In its latest bid to promote the use of its state-backed cryptocurrency alternative, the Chinese government has rolled out updates to improve the usability of the digital Renminbi app, which is still in pilot format.
The new “charge now, use later” function allows foreign users of the digital RMB payment app to top up their digital wallets using international cards, including Visa and Mastercard. Any remaining balance in the e-CNY wallet can be returned to the foreign bank account that was used to load the wallet. Users can now also register for the app using foreign phone numbers, significantly lowering the barrier of entry to using the app.
As a result of the updates, those visiting the country on a short-term basis can now seamlessly use the digital currency both at brick-and-mortar merchants accepting e-CNY under the trial program, or on online platforms like ride-hailing app Didi, takeaway delivery app Meituan, or e-commerce site JD.com.
Prior to these updates, users could only sign up to use digital RMB if they had an account with one of seven approved Chinese banks, effectively limiting use of the currency to foreigners already residing in China long-term. Foreigners previously also could not top up their e-CNY wallets in advance but had to do so on the spot, adding extra hassle to the process.
Some functions of the digital wallet are still off-limits to foreigners, e.g., spending limits above 50,000 RMB (6838 USD) per year require a Chinese identity card.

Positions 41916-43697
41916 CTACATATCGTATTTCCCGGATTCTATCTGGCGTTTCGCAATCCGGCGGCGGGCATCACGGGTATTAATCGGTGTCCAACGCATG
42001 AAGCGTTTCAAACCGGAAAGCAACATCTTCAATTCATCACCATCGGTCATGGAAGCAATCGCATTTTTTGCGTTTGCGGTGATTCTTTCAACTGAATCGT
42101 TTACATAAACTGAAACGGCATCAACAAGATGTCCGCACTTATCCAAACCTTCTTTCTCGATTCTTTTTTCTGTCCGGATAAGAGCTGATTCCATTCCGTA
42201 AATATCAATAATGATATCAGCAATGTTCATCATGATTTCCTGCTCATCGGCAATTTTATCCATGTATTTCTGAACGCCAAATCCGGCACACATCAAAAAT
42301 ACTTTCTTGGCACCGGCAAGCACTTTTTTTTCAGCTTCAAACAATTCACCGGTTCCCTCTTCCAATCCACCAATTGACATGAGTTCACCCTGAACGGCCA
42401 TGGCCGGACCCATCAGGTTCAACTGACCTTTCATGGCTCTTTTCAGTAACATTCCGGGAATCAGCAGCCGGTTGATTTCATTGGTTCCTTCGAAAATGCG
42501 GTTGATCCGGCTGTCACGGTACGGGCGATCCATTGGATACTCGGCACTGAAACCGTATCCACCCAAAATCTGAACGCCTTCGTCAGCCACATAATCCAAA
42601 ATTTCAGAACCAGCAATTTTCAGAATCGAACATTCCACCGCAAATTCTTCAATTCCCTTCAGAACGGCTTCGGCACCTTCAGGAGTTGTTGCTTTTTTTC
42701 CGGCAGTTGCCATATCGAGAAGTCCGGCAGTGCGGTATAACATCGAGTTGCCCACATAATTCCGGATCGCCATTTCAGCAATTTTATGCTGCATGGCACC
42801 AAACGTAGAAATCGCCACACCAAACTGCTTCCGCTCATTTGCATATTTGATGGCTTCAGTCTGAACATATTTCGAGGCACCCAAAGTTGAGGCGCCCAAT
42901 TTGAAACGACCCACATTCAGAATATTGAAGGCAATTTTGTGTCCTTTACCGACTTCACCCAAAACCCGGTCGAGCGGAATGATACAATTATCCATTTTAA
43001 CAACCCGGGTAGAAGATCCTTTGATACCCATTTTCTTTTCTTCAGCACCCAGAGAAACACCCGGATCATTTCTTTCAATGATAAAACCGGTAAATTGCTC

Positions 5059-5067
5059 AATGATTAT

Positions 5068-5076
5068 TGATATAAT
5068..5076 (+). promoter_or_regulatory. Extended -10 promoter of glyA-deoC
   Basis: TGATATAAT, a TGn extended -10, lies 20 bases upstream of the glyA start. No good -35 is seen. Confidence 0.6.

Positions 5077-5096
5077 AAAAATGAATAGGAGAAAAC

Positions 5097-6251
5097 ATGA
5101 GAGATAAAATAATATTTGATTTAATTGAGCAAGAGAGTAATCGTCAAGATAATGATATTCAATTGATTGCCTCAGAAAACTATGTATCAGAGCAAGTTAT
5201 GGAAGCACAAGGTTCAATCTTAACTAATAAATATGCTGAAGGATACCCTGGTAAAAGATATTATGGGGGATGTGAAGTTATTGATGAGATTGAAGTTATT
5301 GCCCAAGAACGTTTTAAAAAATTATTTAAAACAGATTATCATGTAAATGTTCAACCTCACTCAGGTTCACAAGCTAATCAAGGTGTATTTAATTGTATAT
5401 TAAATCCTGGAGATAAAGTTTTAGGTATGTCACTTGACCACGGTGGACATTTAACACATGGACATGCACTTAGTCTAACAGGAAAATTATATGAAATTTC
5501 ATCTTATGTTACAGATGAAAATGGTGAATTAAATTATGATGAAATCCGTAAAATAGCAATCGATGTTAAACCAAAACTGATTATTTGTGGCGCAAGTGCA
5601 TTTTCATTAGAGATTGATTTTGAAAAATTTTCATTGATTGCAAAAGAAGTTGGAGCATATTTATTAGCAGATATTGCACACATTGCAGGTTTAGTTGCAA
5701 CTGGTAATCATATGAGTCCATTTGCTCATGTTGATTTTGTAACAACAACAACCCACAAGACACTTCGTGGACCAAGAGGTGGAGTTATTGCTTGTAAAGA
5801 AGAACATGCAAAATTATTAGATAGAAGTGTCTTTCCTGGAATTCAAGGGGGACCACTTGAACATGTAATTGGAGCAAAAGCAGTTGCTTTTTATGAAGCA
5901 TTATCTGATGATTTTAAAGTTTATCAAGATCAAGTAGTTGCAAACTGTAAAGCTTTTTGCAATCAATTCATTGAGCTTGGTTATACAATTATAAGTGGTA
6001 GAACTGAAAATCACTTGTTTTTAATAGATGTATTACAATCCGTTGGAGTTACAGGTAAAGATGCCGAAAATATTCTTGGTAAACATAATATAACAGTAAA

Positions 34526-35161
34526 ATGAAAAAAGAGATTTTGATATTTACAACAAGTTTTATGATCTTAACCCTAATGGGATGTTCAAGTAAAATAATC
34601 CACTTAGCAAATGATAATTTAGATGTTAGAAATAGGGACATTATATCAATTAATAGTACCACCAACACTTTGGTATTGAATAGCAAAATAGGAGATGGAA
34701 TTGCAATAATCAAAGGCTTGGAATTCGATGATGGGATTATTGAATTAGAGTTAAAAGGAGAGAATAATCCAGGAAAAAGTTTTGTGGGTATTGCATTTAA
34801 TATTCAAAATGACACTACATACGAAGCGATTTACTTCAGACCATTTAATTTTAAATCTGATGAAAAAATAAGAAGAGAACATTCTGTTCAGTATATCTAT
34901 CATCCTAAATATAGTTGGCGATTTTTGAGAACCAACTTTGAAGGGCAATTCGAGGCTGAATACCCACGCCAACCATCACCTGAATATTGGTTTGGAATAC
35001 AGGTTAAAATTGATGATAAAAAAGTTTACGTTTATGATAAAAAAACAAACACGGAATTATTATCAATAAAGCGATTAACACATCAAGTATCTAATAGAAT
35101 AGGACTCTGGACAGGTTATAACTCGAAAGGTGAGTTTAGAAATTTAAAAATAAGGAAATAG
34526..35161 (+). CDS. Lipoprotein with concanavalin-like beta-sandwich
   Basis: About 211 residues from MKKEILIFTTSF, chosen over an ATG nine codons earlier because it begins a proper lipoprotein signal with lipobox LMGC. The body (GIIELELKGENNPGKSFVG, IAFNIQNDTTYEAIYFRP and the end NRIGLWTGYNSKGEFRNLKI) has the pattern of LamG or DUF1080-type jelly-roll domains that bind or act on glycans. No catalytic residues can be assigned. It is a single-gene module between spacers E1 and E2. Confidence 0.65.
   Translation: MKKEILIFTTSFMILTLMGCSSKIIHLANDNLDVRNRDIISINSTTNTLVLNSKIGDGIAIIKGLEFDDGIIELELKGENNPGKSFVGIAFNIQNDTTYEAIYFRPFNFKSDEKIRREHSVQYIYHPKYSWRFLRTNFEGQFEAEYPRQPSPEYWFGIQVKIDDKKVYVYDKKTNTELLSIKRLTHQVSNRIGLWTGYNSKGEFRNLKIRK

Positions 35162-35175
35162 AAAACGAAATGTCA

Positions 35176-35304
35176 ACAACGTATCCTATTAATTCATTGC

Zhou Maohua, an analyst at China Everbright Bank, said the upgrade will not only benefit foreigners but also increase the presence of e-CNY in international transactions, ultimately helping to promote the digital RMB worldwide.
The app was launched in early 2022 as the primary means through which citizens can use the digital Renminbi, which is issued by the People’s Bank of China and has the same valuation as the normal RMB. Initially, the pilot program only covered 12 cities in China, but was quickly expanded to encompass 23 cities including the six cities in Zhejiang province that are currently hosting the 2022 Asian Games.
The timeline for a full nationwide rollout of the currency is unknown, but the government has been working hard to improve regional uptake, including offering incentives to residents in cities covered by the trial program, requesting that major private companies like Tencent and Ant Group promote the currency on their digital payment services, and paying public sector workers in Changshu exclusively in the currency.
According to the People’s Bank of China, around 264 million transactions have been made using digital RMB, totalling 83 billion RMB (11.4 million USD) as of May this year.